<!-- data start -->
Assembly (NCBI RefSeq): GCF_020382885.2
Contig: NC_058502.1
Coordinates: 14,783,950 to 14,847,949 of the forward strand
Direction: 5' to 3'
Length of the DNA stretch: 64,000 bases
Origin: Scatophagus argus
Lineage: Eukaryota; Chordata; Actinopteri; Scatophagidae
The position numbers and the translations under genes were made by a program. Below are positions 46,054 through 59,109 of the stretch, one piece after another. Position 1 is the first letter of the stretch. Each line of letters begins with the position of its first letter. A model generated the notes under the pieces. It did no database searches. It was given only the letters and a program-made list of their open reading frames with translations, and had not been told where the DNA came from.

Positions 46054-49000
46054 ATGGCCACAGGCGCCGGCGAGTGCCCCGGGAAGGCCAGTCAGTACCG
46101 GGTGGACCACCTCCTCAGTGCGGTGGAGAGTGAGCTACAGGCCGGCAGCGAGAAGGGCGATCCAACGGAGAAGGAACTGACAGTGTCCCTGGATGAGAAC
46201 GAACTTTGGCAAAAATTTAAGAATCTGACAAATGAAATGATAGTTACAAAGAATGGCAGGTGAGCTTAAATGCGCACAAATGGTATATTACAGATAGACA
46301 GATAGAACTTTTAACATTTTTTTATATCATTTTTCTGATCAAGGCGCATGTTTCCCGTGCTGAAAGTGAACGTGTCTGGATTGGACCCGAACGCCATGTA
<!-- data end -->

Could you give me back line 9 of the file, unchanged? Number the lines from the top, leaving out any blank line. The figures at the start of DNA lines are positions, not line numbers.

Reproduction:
Positions 46054-49000